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Study Detail

Olds, D. L., Eckenrode, J., Henderson, C. R., Kitzman, H., Powers, J., Cole, R., et al. (1997). Long-term effects of home visitation on maternal life course and child abuse and neglect. Fifteen-year follow-up of a randomized trial. JAMA: The Journal of the American Medical Association, 278(8), 637–643.

Program(s) Reviewed: Nurse Family Partnership (NFP)®

Study Screening Details

Screening DecisionScreening Conclusion
Study Passes ScreensEligible for Review

Study Design Details

RatingDesignSampleAttritionBaseline EquivalenceReassignmentConfounding Factors
HighRandomized controlled trial Elmira, New York SampleLowEstablished on race and SES.NoneNone

The Elmira sample included two deviations from the randomization procedure. First, six housemates of women already randomly assigned and enrolled in the study were assigned to the same treatment as the women already enrolled. Second, the probability of being assigned to one of the treatment groups was increased in the last 6 months of the 30 month enrollment period. The first issue suggests a mismatch between the unit of assignment (adult in the household) and the unit of analysis, which may lead to overstating the precision of the standard errors. The second issue should lead to a weighting strategy in the analysis, so that those who were enrolled later receive less weight in the analysis. Weighting, however, was not used in these studies.

Study Characteristics

Study Participants The sample included pregnant, first-time mothers who were less than 30 weeks pregnant. The study actively recruited and included pregnant, first-time mothers who were less than 25 weeks pregnant, were less than 19 years old, were single parents, or had low socioeconomic status. Between April 1978 and September 1980, 500 women were interviewed and 400 were randomly assigned. This study is a longitudinal follow-up at 15 years for the women originally enrolled in the study and their children. At this follow-up, the study included data on 324 of the original mothers (176 in the program group and 148 in the comparison group) and 315 children of the original mothers (171 in the program group and 144 in the comparison group). At enrollment, on average, the women included in this study were about 19 years old and had approximately 11 years of education. Roughly 40 percent of the sample was married.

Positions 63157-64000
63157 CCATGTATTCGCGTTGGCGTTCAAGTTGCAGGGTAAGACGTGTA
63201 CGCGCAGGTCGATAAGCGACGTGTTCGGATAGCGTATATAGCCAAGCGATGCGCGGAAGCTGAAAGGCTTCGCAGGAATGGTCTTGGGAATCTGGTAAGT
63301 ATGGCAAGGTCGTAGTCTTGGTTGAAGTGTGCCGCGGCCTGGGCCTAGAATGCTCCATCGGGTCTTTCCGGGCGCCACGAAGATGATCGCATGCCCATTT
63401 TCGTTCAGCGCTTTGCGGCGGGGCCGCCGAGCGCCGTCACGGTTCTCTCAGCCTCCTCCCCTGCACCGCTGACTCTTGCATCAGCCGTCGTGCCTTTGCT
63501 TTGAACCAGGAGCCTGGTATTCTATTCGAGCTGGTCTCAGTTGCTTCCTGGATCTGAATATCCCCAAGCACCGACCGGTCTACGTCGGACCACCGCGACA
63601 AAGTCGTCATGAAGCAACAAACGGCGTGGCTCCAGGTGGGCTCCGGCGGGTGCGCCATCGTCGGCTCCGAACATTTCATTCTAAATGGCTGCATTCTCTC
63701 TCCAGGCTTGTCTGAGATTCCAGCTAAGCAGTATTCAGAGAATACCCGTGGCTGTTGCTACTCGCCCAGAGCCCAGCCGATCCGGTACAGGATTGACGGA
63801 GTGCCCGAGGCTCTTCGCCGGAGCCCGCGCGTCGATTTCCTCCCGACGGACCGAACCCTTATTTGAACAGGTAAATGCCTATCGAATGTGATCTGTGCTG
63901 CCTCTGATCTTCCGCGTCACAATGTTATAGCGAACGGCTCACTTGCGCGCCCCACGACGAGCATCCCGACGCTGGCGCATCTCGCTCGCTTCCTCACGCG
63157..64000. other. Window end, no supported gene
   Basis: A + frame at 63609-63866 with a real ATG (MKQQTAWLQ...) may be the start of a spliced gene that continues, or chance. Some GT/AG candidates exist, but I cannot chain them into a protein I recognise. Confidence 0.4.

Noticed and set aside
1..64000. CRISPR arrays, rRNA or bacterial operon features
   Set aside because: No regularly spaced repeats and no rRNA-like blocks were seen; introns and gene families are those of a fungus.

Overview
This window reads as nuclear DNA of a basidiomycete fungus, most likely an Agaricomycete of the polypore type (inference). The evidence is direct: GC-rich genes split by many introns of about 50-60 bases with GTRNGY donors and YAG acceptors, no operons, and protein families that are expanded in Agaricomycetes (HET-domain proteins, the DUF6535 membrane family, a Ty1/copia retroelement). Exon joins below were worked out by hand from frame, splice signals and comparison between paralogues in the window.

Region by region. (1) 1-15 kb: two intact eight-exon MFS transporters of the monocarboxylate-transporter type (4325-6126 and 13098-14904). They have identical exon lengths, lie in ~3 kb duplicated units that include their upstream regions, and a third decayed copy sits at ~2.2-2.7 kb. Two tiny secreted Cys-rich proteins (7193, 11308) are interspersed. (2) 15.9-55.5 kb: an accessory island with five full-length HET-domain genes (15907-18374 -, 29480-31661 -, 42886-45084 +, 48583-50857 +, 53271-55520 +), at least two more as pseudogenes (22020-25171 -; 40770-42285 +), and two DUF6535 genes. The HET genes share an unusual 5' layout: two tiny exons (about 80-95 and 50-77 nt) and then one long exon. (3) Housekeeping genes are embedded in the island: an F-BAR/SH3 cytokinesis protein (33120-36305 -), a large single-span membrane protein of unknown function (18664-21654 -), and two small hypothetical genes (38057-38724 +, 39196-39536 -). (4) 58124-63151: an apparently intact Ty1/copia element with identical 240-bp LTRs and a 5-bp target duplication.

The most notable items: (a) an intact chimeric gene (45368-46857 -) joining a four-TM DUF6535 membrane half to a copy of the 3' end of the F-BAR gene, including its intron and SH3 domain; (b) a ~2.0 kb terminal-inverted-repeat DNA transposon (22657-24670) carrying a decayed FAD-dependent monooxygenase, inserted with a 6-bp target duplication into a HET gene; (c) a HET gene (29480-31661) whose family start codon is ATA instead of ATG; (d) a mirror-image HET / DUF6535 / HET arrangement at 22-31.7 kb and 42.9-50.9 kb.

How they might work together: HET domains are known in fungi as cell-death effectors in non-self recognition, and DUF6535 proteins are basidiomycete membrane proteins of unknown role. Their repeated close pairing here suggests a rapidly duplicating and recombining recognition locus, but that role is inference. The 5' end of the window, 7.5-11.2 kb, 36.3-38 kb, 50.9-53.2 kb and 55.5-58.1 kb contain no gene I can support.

Setting The study was conducted in and around Elmira, NY, a small city of 40,000 residents in a semi-rural county in the Appalachian region of New York.
Home Visiting Services The study included two treatment groups, which were combined for the analyses. The first treatment group received home visits from a nurse during pregnancy. The nurse visited the family every other week and made nine visits, on average, which lasted one hour and 15 minutes. The treatment group also received the screening and transportation services described below for the comparison groups. The second treatment group received the same services as the first treatment group, but the home visiting continued until the child was 2 years old. Home visits were once a week for the first month after delivery, decreasing over time to once every 6 weeks when the child was 18-24 months. Home visits focused on parent education, enhancing the women’s support systems, and linkages to community services.
Comparison Condition The study included two comparison groups, which were combined for the analyses. The first comparison group did not receive any services during pregnancy. When the children were 12 and 24 months old, they were screened for sensory and developmental problems and referred to other specialists, as appropriate. The second treatment group received free transportation (through a contract with a local taxi company) for prenatal and well-child care at local clinics and doctors’ offices. The second comparison group also received the 12- and 24-month developmental screening.
Staff Characteristics and Training All home visitors were registered nurses.
Funding Source Senior Research Scientist Award (1-K05-MH01382-01) (Dr. Olds); grants from the Prevention Research and Behavioral Medicine Branch of the National Institute of Mental Health, Rockville, Md (R01-MH49381), and the Assistant Secretary for Planning and Evaluation, U.S. Department of Health and Human Services, Washington, DC (grant 96ASPE278A).
Author Affiliation David L. Olds, a study author, is a developer of this program model.


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